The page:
Abduct and convert: Plight of Hindus in rural Pakistan
Posted on July 16th, 2019

By Kamal Siddiqi Courtesy NewsIn.Asia

Karachi, July 16 (The Express Tribune): This month a teenage Hindu girl, Payal Kumari, was abducted by her teacher from district Thatta. Police looked the other way as Payal went missing for several days before appearing to record her statement at a madrassa.

Payal joins the thousands of Hindu girls in Pakistan who are either abducted or leave of their own accord and end up converting to Islam and marrying a Muslim man. Human rights groups estimate that 20 or more Hindu girls are abducted every month in Pakistan.

Krishan Sharma, Chairman of the Minority Rights Commission, tells me that there is institutional support for these conversions. What we see is that the recurring cases of forced conversion continue to make headlines. But nothing else.

This goes against Article 20 of the Pakistan Constitution that guarantees freedom of religion. The government is under obligation to safeguard the fundamental rights of all without discrimination based on religion, faith, or belief.

Sharma concedes that not all such cases are of abductions and in some instances the girl elopes with the man. This was not the case with Payal, says her family. Her brother Rakesh says if that was the case, his sister would have not left her gold ornaments and her savings. She would also have carried her dresses and they would have produced themselves in the court on the very same day. But she left home wearing ordinary clothes and chappals.

But as Sharma points out, even when it is done out of their freewill, one can only wonder how underage girls convert and marry. Both the lower and higher courts of Pakistan have failed to follow proper procedures in cases that involve accusations of forced marriage and forced conversions. The Islamabad High Court, for instance, declared in April 2019 that it was within the law for Hindu sisters Reena and Raveena to convert to Islam and stay with their husbands even though they were under-age.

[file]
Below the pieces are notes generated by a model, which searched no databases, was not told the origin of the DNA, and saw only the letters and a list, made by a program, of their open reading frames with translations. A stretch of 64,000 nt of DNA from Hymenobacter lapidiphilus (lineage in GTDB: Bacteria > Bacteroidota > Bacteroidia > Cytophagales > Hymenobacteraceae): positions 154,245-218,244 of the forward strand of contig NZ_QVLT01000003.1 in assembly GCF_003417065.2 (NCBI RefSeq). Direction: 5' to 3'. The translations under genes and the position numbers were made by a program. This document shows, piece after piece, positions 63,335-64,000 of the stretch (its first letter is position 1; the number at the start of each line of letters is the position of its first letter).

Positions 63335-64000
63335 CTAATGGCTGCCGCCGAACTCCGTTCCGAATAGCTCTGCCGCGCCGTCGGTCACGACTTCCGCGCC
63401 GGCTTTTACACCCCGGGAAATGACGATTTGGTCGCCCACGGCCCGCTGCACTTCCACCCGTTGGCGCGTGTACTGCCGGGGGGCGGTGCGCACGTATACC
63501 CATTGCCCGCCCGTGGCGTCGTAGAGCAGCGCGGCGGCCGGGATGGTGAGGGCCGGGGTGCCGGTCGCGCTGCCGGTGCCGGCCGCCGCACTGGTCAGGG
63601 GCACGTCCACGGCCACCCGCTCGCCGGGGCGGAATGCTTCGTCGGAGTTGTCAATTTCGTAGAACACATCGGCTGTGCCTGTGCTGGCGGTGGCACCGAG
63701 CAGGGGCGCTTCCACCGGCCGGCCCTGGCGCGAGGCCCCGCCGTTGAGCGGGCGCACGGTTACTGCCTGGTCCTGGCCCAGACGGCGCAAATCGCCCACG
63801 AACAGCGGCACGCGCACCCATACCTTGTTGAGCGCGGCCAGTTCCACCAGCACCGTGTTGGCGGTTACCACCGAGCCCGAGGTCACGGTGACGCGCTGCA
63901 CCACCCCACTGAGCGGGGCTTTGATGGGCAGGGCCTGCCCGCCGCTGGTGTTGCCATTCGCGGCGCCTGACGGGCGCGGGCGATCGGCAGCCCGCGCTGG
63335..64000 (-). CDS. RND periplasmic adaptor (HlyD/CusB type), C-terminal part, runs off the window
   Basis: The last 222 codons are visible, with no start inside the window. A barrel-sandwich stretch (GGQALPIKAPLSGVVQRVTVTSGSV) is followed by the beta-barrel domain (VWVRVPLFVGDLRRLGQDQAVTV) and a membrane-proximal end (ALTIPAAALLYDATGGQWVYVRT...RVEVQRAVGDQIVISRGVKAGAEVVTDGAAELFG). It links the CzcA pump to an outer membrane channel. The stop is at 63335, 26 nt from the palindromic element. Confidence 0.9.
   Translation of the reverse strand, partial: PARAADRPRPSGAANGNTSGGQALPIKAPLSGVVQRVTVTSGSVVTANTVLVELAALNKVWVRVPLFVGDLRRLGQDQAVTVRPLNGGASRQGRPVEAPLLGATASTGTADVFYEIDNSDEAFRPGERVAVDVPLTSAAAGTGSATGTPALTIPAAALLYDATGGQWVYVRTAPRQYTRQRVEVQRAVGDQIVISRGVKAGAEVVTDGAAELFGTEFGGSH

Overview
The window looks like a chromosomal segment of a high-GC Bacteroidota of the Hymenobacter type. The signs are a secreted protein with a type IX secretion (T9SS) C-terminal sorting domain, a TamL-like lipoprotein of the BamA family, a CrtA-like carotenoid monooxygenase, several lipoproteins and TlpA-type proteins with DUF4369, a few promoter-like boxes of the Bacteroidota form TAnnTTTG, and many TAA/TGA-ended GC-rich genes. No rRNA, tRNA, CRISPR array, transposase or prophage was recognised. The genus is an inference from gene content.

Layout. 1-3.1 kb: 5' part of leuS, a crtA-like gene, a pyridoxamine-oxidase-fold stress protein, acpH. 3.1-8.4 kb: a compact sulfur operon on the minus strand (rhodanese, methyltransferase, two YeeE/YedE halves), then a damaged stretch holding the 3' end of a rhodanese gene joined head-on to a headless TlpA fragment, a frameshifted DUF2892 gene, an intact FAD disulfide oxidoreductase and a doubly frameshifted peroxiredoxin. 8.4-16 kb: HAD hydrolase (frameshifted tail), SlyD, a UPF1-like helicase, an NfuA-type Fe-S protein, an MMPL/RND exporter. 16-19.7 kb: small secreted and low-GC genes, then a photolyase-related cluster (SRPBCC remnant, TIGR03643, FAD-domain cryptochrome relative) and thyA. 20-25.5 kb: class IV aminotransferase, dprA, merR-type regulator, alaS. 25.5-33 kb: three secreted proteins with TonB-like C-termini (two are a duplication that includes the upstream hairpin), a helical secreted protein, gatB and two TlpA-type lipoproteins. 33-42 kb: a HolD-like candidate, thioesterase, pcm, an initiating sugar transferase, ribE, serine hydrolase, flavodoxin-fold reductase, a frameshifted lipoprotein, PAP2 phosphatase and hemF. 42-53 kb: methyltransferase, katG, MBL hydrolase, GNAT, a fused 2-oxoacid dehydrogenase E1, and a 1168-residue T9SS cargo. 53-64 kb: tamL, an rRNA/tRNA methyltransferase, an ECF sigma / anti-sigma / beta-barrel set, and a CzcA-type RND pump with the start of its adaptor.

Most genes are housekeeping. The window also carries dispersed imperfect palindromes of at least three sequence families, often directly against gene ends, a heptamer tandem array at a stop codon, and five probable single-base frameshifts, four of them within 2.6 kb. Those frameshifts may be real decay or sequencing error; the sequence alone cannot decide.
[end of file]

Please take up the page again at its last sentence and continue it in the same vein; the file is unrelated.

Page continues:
The two underage sisters – Raveena aged 13 and Reena aged 15 – were kidnapped by a group of men from their home in Ghotki district in Sindh on the eve of Holi. The authorities did nothing for their recovery. Instead, the local police said such cases are common and advised the family to wait and see.

And sure enough, after days of their disappearance, these girls appeared before a madrassa that converted them and solemnised their marriage.

For all practical purposes, Pakistan has failed to fulfil its obligations under Constitutional provision and international treaties to protect the rights of vulnerable minorities from forced conversions and forced marriages. Things would be different if a bill was proposed by members of the minority community.

The Sindh Criminal Law (Protection of Minorities) Bill has failed to become a law. The Sindh Assembly passed the bill moved by PML-F lawmaker Nand Kumar against forced conversions in November 2016 but the then PPP-led Sindh government asked the-then governor, Justice (retd) Saeeduz Zaman Siddiqui not to ratify it and send it back for reconsideration following concerns shown by some religious quarters. The bill was, however, never re-assessed or discussed in the Assembly, despite the fact that the ruling party counted it among its achievements towards safeguarding minorities’ rights.

Since then, the bill has been kept blocked by the mobilisation of rightist groups and parties. A group of religious scholars, as well as the Council of Islamic Ideology (CII), termed the bill against the basic principles of Islam. Religious parties in Karachi launched a campaign against the bill in order to pressurise the Sindh government into repealing it. The Jamaat-e-Islami argues that there could be no age limit on people converting to Islam.

Thus far women rights groups have been focusing on how the Sindh Child Marriages Restraint Act, 2013 puts the legal age of wedlock at 18 years. This is a good place to start. In fact, adopting a purely legal perspective serves to take some of the pressure off the Hindu community; which increasingly lives in fear of reprisals or worse.

The way forward must see a concerted effort – led by the political set-up but in collaboration with civil society and right groups as well as moderate clerics — to frame forced conversion within the context of child marriage as not only statutory rape but also ethnic cleansing. It is time the government took a stand.

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